This Economic development Document presents an overview of Malawi’s Development Plan. Disappointing results with respect to implementation of Malawi Growth and Development Strategy II have triggered a qualified rethink in Malawi’s development planning process. There is a growing recognition that Malawi needs a more realistic development plan, in terms of both the underlying assumptions and resource availability, as well as with fewer priorities and a greater emphasis on implementation. Climate change has also become a major new factor in this process. The recent formation of a quasi-independent National Development and Planning Commission is expected to help in improving the independence of the planning process in Malawi.
This Economic Development Document highlights the Moldova 2020 National Development Strategy focus on producing a social and economic impact on various development priorities. Poverty reduction has progressed significantly during the past eight years: the national poverty rate decreased from 26.4 percent in 2008 to 9.6 percent in 2015. Remittances by emigrants and higher agricultural income, salaries, and social benefits were the major drivers of poverty reduction. The means-tested social assistance program had a significant impact. This social aid has proved to be the most efficient social protection against poverty; however, social support programs that are not means tested are ineffective.
This Joint Staff Advisory Note focuses on Republic Of Moldova’s Poverty Reduction Strategy Paper and National Development Strategy (NDS). The NDS unifies in one document the government’s poverty reduction strategy and development vision. The NDS argues that Moldova needs to add productivity-enhancing investment and exports as growth drivers to its traditional consumption-based growth model. The strong pace of growth observed in the mid-2000s was driven by domestic consumption fuelled by remittances. The NDS calls for a shift from the current consumption-based growth model toward one based on raising investments, increasing productivity and competitiveness, developing export industries, and promoting a knowledge-based society.
This paper presents a Joint Staff Advisory Note on Guinea’s Poverty Reduction Strategy Paper (PRSP). Baseline economic growth is projected to accelerate to 5.2 percent in 2014 and beyond, up from just under 4 percent in 2012. This projection is based on an acceleration of economic growth in the construction sector in response to massive investment outlays by mining companies. Private investment is projected to increase from 17.8 percent of GDP in 2012 to more than 40 percent in 2014. The PRSP proposes a sharp increase in funding for education as a share of total public expenditures over the PRSP period, while total fiscal resources also increase.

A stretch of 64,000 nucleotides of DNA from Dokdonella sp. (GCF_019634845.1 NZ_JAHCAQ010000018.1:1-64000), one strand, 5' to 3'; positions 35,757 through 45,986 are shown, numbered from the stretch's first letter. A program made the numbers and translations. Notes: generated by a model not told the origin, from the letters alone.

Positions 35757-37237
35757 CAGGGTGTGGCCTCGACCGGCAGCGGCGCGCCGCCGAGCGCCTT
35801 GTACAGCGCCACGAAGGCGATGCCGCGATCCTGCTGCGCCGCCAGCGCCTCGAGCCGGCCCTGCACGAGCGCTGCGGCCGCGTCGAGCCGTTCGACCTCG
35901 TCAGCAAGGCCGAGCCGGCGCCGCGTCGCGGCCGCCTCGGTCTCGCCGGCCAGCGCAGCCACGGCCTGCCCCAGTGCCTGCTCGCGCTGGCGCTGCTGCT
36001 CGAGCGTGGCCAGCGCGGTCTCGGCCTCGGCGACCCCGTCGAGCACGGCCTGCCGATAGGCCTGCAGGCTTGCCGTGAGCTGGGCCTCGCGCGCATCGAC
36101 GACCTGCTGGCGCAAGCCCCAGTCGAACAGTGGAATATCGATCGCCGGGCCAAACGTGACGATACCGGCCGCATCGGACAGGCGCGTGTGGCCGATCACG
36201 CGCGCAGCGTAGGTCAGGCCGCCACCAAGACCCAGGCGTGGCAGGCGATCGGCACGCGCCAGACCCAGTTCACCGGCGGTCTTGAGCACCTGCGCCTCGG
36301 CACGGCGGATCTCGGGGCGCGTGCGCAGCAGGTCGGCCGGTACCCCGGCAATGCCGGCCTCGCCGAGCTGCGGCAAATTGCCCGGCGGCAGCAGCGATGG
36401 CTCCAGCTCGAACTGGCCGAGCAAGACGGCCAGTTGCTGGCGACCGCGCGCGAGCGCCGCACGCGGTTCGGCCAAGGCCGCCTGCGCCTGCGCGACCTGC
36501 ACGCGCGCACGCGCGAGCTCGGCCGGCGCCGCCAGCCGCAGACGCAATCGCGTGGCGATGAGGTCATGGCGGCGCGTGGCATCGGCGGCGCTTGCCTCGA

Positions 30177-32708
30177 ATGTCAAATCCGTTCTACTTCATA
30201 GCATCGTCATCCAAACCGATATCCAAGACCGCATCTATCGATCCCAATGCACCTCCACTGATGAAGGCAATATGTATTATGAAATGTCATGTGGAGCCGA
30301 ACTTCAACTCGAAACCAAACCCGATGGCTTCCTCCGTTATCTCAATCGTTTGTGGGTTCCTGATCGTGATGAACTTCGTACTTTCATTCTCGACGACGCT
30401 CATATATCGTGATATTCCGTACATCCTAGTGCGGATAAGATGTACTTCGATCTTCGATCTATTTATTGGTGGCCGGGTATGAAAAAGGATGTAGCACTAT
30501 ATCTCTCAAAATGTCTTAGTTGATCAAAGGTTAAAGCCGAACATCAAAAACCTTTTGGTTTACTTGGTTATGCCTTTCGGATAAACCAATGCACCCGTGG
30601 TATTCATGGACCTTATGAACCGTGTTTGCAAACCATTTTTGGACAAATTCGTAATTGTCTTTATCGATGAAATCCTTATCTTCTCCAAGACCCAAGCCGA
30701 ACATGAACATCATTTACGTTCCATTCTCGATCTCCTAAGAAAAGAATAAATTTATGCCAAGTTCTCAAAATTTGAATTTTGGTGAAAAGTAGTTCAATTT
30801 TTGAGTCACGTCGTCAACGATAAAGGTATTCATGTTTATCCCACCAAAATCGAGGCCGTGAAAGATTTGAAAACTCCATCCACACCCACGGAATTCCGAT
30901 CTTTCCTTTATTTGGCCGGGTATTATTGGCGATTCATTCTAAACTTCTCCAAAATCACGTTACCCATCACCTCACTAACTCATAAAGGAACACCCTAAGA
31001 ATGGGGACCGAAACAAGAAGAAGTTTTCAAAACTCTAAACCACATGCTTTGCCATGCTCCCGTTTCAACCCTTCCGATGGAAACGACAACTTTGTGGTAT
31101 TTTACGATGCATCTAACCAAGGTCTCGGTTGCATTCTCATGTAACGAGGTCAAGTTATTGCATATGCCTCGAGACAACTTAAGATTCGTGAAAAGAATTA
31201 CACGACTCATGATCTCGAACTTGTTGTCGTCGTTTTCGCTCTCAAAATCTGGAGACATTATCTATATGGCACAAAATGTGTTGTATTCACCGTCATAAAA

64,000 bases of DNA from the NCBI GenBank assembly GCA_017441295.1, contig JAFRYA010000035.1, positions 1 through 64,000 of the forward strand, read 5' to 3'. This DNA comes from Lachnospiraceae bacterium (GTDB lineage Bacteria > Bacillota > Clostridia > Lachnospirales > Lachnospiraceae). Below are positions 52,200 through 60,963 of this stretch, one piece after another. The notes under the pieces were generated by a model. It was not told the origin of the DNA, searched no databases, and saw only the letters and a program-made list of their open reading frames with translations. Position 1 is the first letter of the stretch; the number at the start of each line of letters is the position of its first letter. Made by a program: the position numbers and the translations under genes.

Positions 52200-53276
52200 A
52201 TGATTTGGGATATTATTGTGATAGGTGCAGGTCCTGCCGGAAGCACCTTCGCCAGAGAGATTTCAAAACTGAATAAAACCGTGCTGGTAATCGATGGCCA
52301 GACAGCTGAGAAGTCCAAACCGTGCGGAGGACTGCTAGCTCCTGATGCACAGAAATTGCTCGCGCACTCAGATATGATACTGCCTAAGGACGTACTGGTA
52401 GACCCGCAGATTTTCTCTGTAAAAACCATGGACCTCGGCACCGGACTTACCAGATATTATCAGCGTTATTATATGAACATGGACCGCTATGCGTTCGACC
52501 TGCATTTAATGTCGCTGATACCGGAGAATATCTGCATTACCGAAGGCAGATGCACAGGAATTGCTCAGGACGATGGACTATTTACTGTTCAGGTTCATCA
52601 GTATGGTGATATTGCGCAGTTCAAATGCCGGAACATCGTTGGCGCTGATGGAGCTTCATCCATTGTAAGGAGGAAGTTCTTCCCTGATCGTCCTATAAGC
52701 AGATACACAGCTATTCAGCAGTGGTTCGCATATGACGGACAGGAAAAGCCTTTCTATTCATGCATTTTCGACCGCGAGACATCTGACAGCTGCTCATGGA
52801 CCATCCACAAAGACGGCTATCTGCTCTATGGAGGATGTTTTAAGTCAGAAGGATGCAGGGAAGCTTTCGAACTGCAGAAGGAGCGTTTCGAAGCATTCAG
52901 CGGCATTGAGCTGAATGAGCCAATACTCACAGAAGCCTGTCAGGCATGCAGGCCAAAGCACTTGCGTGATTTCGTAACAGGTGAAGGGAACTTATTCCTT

Niger’s new Poverty Reduction Strategy (PDES) represents its overarching reference framework for the government’s development agenda. It also proposes changes in policy orientation and institutional arrangements to respond to recent developments in Niger and in the subregion. The PDES was developed in an inclusive participatory process. Overall, it provides a comprehensive analysis of development challenges and a plan to achieve accelerated sustainable growth, identifies key risks to the achievements of the objectives as well as mitigating measures.
International Monetary Fund. Asia and Pacific Dept
Executive Directors commend Bangladesh in addressing the major challenges to growth and poverty reduction. The strategy is comprehensive and confronts the key issues impeding sustainable development and inclusive growth in Bangladesh. Implementing sound macro-financial policies, intensifying revenue mobilization, improving the business environment, ensuring trade liberalization, and improving governance and accountability are top priorities. Actions should be sequenced according to these priorities. Severe external shocks could reignite macroeconomic pressures and undermine socioeconomic targets.
The paper explores the quality of the recent high-growth episode in sub-Saharan Africa by examining the following two questions: (i) what has been the nature and pattern of SSA growth over the past 15 years and how does it compare with previous episodes? (ii) has this growth had an impact on socially desirable outcomes, for example, improvements in health, education and poverty indicators? To do this, the paper first examines various aspects of the fundamentals of growth in SSA—levels, volatility, sources, etc.—according to various country analytical groupings. Second, it explores the extent to which the growth has been accompanied by improvements in social indicators. The paper finds that the quality of growth in SSA over the past 15 years has unambiguously improved, although progress in social indicators has been uneven.